Transform Dialog


This dialog is available in the font, outline and metrics views. In the font view it applies to all selected glyphs. In the outline view if there is a selection then it applies to that. if there is no selection then it applies to the entire glyph.

You may choose whether you want the transformation to be centered at the glyph’s origin, the center of the selection (or of the glyph as a whole if there is no selection), or the location of the last point on which you clicked the mouse.

You may apply several different transformations at once:

Do Nothing

A very simple transformation.


You may move the selection an arbitrary amount in the x and y directions


You may rotate the selection an arbitrary number of degrees.


You may scale the two coordinates differently

Scale Uniformly

You may scale the two coordinates the same amount (which can of course be done above, but it’s slightly easier only to set one number).


You may flip either horizontally or vertically


After flipping an outline you will almost certainly want to apply Element->Correct Direction.


You may skew the selection a certain number of degrees (to create an oblique font for example).

Rotate 3D Around...

You may do a three dimensional rotation of the glyph around either the X axis or the Y axis. This operation is immediately followed by a projection of the result back into the xy-plane (A rotation around the Z axis is a normal rotaton (and isn’t included here).

Following the rotation by a projection produces the same results no matter what the sign of the angle (so there are no Clockwise/CounterClockwise options here).

Move by Ruler

Fill in the amount to move from the x and y offsets of the last measurements made with the ruler tool.

Rotate by Ruler

Fill in the rotation angle from the angle of the last measurements made with the ruler tool.

Skew by Ruler

Fill in the skew angle from the angle of the last measurements made with the ruler tool.

If you are in the font view, and if Copy From is set to all fonts, then the transformation will also be applied to the bitmaps. Not all of these transforms can be mapped to ones on the bitmap font (arbitrary rotations, scales, etc. do not map). Only rotations by 90 degrees, flips, skews and moves will be approximated on the bitmap glyphs.

If you are in the font view, then any pair-wise kerning information whose first glyph is selected will be scaled (but not translated) by the transformation matrix. Similarly and simple positioning features that apply to a selected glyph will be transformed by the matrix (but again not translated). You may choose to scale kerning classes as well.

If you are in the font view or the outline view and there is no selection (and you are in the foreground) there is a “[] Transform Background Too” check box. If you check this then anything in the background will be transformed with the foreground.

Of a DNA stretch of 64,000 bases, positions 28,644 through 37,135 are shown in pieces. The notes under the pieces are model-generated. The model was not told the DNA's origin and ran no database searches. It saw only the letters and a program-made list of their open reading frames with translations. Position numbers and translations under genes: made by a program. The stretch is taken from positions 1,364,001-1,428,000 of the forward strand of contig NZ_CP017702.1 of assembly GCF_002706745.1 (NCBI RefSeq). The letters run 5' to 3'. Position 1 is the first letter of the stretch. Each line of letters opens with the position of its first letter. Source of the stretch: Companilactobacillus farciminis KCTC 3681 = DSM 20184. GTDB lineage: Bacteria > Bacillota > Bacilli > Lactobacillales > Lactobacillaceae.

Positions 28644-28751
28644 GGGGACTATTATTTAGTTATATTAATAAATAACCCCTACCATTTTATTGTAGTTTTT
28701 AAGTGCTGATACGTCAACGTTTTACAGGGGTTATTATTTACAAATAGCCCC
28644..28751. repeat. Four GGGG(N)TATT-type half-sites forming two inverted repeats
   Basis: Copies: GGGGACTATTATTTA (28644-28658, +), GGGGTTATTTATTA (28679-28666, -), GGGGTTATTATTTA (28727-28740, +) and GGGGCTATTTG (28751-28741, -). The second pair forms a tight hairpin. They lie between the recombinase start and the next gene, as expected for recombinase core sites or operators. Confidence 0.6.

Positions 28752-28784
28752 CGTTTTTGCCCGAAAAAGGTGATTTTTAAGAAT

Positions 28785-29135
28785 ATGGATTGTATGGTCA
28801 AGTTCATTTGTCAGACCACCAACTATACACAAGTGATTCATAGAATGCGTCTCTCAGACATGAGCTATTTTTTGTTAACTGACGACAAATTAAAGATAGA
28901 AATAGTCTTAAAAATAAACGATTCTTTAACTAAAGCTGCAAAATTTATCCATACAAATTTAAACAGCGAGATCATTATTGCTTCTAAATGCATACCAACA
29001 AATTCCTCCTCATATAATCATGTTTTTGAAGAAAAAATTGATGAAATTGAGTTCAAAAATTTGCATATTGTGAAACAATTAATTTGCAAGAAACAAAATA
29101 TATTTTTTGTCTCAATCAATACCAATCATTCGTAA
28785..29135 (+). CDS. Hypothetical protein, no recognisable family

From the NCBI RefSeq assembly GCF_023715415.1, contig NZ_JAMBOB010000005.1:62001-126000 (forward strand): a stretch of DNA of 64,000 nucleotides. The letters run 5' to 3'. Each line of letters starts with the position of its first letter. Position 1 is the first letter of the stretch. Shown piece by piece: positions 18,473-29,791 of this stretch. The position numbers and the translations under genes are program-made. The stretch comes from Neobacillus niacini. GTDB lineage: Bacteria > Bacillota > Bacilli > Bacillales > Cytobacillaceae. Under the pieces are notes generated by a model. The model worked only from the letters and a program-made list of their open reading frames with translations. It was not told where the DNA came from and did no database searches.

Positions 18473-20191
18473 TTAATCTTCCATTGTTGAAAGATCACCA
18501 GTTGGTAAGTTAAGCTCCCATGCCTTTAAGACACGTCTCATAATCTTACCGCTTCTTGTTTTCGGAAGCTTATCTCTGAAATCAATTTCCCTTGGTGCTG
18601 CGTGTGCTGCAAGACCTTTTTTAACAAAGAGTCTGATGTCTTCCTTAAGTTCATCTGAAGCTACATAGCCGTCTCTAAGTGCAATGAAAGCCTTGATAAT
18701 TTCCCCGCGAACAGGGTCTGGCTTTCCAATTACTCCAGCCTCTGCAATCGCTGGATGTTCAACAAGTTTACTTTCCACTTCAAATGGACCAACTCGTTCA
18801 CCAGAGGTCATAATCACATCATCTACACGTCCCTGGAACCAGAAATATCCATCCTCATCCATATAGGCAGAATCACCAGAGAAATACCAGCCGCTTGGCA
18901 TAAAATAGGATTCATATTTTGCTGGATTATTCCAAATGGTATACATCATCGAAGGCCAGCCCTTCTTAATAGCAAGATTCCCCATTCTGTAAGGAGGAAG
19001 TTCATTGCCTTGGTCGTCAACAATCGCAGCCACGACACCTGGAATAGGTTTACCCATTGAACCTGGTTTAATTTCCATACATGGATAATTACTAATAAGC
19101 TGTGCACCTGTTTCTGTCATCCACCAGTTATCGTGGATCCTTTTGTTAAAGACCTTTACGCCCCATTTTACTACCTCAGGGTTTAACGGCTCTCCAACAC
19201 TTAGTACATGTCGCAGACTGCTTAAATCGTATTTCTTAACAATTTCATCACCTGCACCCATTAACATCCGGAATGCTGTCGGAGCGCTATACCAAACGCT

If you check [] Round to Int then after the transformation has been applied everything will be rounded to an integer value.

Transformations in the Outline glyph view are not applied to any bitmaps. (Nor are transformations in the bitmap window mapped back to the outline).

Non-Linear Transformations


Non-linear transformations are defined by providing two expressions, one of which results in the transformed value for the X coordinate, the other provides the y coordinate. In the example at right:

\[\begin{split}x' &= 5x^2 + x + 3\sin(y) \\ y' &= y\end{split}\]

Expressions may be made up of the usual C operators: “+”, “-”, “*”, “/”, “%”, “!”, “==”, “<”, “>”, “<=”, “>=”, “!=”, “&&”, “||” and “? :” as well as “^” which means “raise to the power of”. They may also contain the standard functions: “log”, “exp”, “sqrt”, “sin”, “cos”, “tan”, “atan2”, “abs”, “rint”, “floor”, “ceil”.

Note: In non-linear transformations the result is only an approximation to the correct result (A linear transformation will transform a cubic spline to another cubic spline. A non-linear transformation may not).

Point of View Projection


I have a hard time describing this. There are three different coordinate systems involved. There is the (2D) coordinate system in which your glyph has been drawn. There is a 3D coordinate system in which we embed it, and finally there is another 2D coordinate system onto which we project it.

Assume your eye is at the origin of 3 space, and you are looking up along the Z axis. Assume that the plane in which your glyph has been drawn is tilted by an angle theta (from the XY plane in 3 space) and the intersection between the Z axis and the drawing plane is z units along the Z axis. Assume that the projection plane is parallel to the XY plane and is at a distance d along the Z axis.


Then for each point in the glyph we draw a line between that point and your eye (which is at the origin). The location where that line intersects the projection plane is the transformed location of that point. Again the result is only an approximation.

The Point Of View dialog gives you a little more freedom than is described above. It allows you to set the location of the eye (instead of fixing it at the origin), and allows you to change in what direction the vanishing point will lie (instead of fixing it on the y axis).

The dialog also calculates the location of the vanishing point as you change fields (Note: It cannot figure out meta information like “Center of Selection”, so whenever the eye is positioned with this value, it just assumes a value of 0 for that coordinate.